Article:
DevNet Create, the 2-day developer-centric event in Mountain View, exceeded my expectations with featured speakers, tech talks , workshops and a developer build-a-thon called Camp Create. I’m an industry analyst, but I’m also a user and tester of Internet of Things (IoT) platforms both for work and at home. I spend a lot of time learning about and using IoT technology microservices like edge processing tools, device management platforms, analytics platforms and more.
There was a ton going on at DevNet Create, including a few items I especially enjoyed. Here are the 4 great experiences I took away from DevNet Create:
- I met and connected with a broad selection of fellow developers and IoT solution enablers. One of the best parts of any developer-centric conference is the ability to hang with fellow developers at lunch, post-event drinks, dinner, or on the event floor. DevNet Create delivered! I was able to have great discussions with Cisco Meraki engineers and product managers, speak with representatives from cutting-edge companies like Sonatype, and learn about next-generation containerization techniques from Puppet. There were lots of developers from around the world attending, presenting, and running workshops. I walked away with a bunch of additions to my LinkedIn network, some fresh new takes on IoT technology like this talk on IoT and AI from Neubay, and even some potential collaboration opportunities.
- I sat on a panel that reviewed the various Camp Create build-a-thon solutions. Learning about productized solutions with existing go-to-market strategies is great, but watching developers throw together real-world solutions in only 2 days is truly inspiring! The Camp Create portion of DevNet create enabled attendees to design, prototype, and build real-world IoT solutions. I thought the VR- and mobile phone-based server monitoring app (leveraging Cisco technologies under the hood) was very impressive. Also impressive was the Camp Create team that designed an IoT-enabled backend to provide real-time and historical heat maps of customers in a mock bank location, enable optimization of teller resources, and flag an alert if a high-priority customer walked into the bank — all using Meraki device location features. While these Camp Create solutions weren’t quite production-ready, watching developers do live demos, explain their rationales and design choices, and brainstorm aloud was truly fascinating and inspired me to go out and prototype a few of my own ideas! There’s a video of the teams’ presentations (starting at minute marker 12:40 in the video).
- I learned more about Cisco Kinetic and got to go hands-on while speaking with a Cisco systems engineer. While DevNet Create hosted speakers from all across the IoT and devops world, of particular interest to me were Cisco’s own offerings within the IoT platform space. Rather than walking through demos, marketing materials, or online trials, I got to sit down with a Cisco Kinetic engineer and walk through exactly how Kinetic works and what the platform can do. Using a real-world demo kit, just like Cisco would provide to enterprise customers evaluating their solution, I walked through configuration, management, and visualizations provided by the platform. Of particular utility, and one of the benefits of attending the event in person, I was able to ask questions to the Cisco engineer as we were walking through the platform. Not only is this kind of knowledge valuable for my job, but it’s always excellent fun to speak with the engineers who work behind the scenes building the products I’m constantly evaluating. It’s a good day when you get a geek-win and a business-win all at the same time.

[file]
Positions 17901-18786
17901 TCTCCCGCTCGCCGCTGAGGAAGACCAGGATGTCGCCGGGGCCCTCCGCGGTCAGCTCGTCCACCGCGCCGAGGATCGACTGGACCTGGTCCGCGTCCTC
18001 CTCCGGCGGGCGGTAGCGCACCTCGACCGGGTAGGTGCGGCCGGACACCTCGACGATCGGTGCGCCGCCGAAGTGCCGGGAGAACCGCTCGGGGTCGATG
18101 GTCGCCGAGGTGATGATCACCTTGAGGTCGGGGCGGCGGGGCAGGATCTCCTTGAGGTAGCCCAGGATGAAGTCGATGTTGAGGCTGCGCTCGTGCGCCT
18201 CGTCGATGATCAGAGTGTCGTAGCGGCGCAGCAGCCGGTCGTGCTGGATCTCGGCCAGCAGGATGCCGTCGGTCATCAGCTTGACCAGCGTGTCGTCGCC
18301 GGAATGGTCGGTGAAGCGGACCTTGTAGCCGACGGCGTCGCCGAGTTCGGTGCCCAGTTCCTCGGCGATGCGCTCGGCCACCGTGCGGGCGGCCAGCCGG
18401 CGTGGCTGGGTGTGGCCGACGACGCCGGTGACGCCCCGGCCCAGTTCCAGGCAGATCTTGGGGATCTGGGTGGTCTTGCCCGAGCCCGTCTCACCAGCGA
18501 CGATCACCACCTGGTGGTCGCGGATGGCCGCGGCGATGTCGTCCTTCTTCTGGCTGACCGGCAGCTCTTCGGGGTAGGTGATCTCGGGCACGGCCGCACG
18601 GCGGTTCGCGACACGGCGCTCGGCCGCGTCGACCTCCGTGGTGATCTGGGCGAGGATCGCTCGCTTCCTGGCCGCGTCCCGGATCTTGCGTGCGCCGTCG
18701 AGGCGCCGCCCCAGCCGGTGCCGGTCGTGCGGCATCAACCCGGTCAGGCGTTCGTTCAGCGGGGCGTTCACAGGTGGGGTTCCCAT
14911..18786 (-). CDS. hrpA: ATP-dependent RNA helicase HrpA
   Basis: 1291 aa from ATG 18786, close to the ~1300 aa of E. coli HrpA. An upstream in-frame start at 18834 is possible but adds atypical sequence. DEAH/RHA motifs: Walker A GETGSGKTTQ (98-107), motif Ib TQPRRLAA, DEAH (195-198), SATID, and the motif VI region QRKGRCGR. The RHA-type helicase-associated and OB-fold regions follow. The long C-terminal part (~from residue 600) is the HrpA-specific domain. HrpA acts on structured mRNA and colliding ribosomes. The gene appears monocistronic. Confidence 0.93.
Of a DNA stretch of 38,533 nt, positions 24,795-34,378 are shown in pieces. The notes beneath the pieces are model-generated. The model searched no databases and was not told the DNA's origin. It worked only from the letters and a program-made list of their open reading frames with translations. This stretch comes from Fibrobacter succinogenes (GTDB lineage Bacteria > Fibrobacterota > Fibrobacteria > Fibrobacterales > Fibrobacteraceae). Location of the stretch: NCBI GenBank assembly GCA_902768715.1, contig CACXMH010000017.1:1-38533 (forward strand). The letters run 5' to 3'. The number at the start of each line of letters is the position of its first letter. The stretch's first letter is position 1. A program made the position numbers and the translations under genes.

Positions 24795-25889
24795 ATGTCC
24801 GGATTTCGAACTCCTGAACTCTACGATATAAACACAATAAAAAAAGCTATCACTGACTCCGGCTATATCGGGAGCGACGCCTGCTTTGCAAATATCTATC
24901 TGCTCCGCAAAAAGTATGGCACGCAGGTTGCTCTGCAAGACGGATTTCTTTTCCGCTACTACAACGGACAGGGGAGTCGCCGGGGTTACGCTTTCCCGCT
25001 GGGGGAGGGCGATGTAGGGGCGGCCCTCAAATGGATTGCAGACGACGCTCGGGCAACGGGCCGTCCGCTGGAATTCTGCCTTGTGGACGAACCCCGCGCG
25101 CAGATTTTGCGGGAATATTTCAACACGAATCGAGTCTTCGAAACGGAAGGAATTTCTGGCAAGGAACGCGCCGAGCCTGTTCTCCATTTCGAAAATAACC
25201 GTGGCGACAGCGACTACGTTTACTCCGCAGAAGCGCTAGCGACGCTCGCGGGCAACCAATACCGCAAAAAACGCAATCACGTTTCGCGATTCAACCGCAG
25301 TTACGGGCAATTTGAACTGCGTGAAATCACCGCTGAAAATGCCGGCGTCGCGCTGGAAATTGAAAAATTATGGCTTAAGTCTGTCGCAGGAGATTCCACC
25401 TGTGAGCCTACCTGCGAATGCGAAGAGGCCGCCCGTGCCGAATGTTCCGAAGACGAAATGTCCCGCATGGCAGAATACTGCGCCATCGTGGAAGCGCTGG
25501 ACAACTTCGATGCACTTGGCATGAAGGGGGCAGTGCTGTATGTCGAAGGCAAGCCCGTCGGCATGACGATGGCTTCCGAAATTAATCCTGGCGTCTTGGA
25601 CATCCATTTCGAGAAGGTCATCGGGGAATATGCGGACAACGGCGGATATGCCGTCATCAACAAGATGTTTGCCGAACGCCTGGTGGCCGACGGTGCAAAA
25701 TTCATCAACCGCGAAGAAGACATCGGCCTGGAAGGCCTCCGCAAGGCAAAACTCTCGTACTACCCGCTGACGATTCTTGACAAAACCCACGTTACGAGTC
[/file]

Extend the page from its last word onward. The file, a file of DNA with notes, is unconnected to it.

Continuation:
- I was particularly excited to see Cisco embracing the developer community in the Tech Talks. Maybe Cisco has not always had the best reputation for enabling product extensibility through typical developer approaches: clearly this strategy has evolved. Cisco’s embrace of open-source and extensibility was evident at nearly every Cisco-led Tech Talk, workshop, and presentation. Developers were eligible to win free Meraki equipment after passing a walk-through of publicly available Meraki APIs. In other talks, presenters emphasized how many Cisco APIs have now been made available for public use and external integrations. Finally, Cisco emphasized the new Devnet website, offering a centralized repository for documentation, API definitions, and developer tools to help expose the community to Cisco’s solution stack. Oh, and of course, all of the cool prototypes that came out of the Camp Create projects will be made available on GitHub. It’s exciting to see Cisco taking transparent and meaningful steps to embrace the ways in which modern IoT developers and devops engineers work. We look forward to seeing this strategy continue to evolve and expand as Cisco invests further in their Devnet community!
Thank you again to Cisco for inviting me to speak about MachNation’s Top 5 Tips for Successfully Deploying Hybrid Edge/Cloud solutions. As my first time at DevNet, I have to say I was really blown away by all of the cool ideas, companies, and solutions I had the chance to experience… and I know I’ll be looking forward to DevNet Create in 2019!